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Anger and apathy in Angola

| August 28, 2015 | 0 Comments

Seasoned international correspondent Nicholas Kristof recently returned shaken from Angola, a country he describes as “oil rich”, “fabulously corrupt” and “the deadliest place in the world to be a child”.

Writing for the New York Times, Kristof said it took him five years to get a journalist visa to visit Angola this year.

There, he saw young children dying from malnutrition and malaria in clinics that have no medicines. Properly trained medical staff are also lacking. Countless villages have no access to clean water, sanitation or schooling. Infant mortality is an everyday occurrence.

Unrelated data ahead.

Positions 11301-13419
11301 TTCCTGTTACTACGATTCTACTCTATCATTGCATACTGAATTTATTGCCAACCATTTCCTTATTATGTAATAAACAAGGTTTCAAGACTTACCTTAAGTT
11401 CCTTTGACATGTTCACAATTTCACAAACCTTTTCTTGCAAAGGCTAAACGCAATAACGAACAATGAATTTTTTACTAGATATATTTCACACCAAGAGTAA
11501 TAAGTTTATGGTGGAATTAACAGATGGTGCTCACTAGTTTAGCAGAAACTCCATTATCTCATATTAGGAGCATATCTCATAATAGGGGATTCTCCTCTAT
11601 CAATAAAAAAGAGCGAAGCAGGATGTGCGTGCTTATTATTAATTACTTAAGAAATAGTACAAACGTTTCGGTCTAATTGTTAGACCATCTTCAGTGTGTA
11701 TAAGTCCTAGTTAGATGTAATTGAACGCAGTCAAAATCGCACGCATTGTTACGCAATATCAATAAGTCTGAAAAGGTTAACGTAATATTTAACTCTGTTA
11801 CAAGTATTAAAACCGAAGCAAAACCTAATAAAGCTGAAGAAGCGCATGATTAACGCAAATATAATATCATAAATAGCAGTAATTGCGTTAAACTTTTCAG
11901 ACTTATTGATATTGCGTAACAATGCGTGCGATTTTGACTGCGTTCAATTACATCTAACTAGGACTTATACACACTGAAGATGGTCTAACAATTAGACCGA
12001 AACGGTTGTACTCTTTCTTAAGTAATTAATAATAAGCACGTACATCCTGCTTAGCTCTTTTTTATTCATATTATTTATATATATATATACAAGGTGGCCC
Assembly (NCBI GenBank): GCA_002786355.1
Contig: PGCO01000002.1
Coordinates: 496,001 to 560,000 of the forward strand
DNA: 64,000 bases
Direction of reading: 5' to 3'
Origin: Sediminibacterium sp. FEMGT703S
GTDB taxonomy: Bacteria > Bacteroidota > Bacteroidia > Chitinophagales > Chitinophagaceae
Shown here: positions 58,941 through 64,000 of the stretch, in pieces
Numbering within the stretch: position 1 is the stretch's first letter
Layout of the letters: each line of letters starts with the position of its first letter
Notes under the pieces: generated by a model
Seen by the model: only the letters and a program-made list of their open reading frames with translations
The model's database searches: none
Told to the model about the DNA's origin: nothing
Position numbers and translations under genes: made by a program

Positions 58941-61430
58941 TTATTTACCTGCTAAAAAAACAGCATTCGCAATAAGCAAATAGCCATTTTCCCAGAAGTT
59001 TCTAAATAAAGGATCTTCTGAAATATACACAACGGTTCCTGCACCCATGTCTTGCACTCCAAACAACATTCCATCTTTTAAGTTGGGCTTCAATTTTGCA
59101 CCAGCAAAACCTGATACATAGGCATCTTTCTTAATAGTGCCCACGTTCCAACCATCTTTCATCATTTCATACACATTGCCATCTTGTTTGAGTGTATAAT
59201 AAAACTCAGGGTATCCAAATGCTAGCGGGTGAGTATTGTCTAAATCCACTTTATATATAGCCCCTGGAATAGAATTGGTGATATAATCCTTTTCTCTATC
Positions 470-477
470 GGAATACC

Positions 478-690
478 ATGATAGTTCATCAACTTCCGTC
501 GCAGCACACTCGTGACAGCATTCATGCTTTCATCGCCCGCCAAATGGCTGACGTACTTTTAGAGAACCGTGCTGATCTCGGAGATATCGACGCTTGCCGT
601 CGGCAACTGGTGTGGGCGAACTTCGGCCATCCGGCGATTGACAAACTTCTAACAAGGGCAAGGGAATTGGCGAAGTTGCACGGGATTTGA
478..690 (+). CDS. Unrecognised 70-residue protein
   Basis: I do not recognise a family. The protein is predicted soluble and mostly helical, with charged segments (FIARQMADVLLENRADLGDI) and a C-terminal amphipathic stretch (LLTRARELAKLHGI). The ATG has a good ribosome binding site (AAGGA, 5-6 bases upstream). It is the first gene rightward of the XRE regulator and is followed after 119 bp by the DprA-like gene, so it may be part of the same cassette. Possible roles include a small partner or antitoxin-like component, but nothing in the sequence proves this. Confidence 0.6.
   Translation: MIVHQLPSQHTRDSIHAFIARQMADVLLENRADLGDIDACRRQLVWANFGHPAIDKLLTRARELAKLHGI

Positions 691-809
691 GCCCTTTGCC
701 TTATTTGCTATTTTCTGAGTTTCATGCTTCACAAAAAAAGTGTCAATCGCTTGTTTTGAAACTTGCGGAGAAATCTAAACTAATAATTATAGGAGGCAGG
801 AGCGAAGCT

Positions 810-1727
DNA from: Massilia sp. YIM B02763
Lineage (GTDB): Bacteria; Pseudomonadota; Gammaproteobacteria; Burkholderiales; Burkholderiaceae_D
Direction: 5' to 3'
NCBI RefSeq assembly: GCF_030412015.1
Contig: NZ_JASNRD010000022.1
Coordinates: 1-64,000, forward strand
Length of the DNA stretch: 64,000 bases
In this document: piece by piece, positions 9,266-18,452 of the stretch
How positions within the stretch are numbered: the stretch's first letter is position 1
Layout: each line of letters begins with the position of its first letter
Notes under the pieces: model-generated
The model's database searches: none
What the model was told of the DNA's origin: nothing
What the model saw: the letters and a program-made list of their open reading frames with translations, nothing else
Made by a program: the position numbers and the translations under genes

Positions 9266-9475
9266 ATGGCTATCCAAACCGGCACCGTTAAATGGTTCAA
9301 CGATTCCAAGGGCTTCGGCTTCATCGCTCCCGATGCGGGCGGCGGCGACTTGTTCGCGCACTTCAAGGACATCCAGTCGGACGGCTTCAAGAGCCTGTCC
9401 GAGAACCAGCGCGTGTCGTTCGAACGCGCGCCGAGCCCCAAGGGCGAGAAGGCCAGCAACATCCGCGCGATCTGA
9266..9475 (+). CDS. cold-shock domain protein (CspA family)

More children (one in six) die before the age of five years in Angola than anywhere else in sub-Saharan Africa. A significant number of those who survive are stunted and have neurological damage. Only about 40% of the largely rural Angolan population has access to some form of healthcare.

Meanwhile, the streets of the capital city Luanda are lined with exclusive boutiques selling designer clothes and fine jewels to the nation’s elite. More Porsche cars are allegedly sold here than anywhere else in the world, to those with the right political connections.

Blame for the stark inequalities has been directed at President José Eduardo dos Santos, who has ruled for almost 40 years.

The Dos Santos regime repeatedly spends more money on defence and security than health. The nation’s rich supply of oil means politicians escape international censure time and again.

Falling oil prices mean that more than the expected 150 000 Angolan children will die this year, as Dos Santos’s regime has proposed a one-third cut in the health budget.

Category: Spring 2015

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